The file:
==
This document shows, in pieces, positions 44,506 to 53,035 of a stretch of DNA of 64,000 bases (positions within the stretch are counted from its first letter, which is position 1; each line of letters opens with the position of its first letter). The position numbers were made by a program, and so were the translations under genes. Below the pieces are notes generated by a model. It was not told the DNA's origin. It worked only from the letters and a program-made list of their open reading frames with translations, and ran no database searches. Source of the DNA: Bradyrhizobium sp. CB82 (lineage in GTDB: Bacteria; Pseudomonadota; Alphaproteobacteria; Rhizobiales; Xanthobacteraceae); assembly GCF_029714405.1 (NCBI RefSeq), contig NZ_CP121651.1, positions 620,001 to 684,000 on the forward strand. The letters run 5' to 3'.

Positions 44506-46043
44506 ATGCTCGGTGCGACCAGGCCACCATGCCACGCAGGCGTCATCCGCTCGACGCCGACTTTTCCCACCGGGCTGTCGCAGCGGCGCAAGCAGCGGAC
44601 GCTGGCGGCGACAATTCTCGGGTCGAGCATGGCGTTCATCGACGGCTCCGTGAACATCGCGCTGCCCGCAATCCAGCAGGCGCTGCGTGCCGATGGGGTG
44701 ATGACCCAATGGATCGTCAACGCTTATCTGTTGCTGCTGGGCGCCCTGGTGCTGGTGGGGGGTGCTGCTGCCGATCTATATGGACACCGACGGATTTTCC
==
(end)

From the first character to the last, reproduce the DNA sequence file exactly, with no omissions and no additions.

This document shows, in pieces, positions 44,506 to 53,035 of a stretch of DNA of 64,000 bases (positions within the stretch are counted from its first letter, which is position 1; each line of letters opens with the position of its first letter). The position numbers were made by a program, and so were the translations under genes. Below the pieces are notes generated by a model. It was not told the DNA's origin. It worked only from the letters and a program-made list of their open reading frames with translations, and ran no database searches. Source of the DNA: Bradyrhizobium sp. CB82 (lineage in GTDB: Bacteria; Pseudomonadota; Alphaproteobacteria; Rhizobiales; Xanthobacteraceae); assembly GCF_029714405.1 (NCBI RefSeq), contig NZ_CP121651.1, positions 620,001 to 684,000 on the forward strand. The letters run 5' to 3'.

Positions 44506-46043
44506 ATGCTCGGTGCGACCAGGCCACCATGCCACGCAGGCGTCATCCGCTCGACGCCGACTTTTCCCACCGGGCTGTCGCAGCGGCGCAAGCAGCGGAC
44601 GCTGGCGGCGACAATTCTCGGGTCGAGCATGGCGTTCATCGACGGCTCCGTGAACATCGCGCTGCCCGCAATCCAGCAGGCGCTGCGTGCCGATGGGGTG
44701 ATGACCCAATGGATCGTCAACGCTTATCTGTTGCTGCTGGGCGCCCTGGTGCTGGTGGGGGGTGCTGCTGCCGATCTATATGGACACCGACGGATTTTCC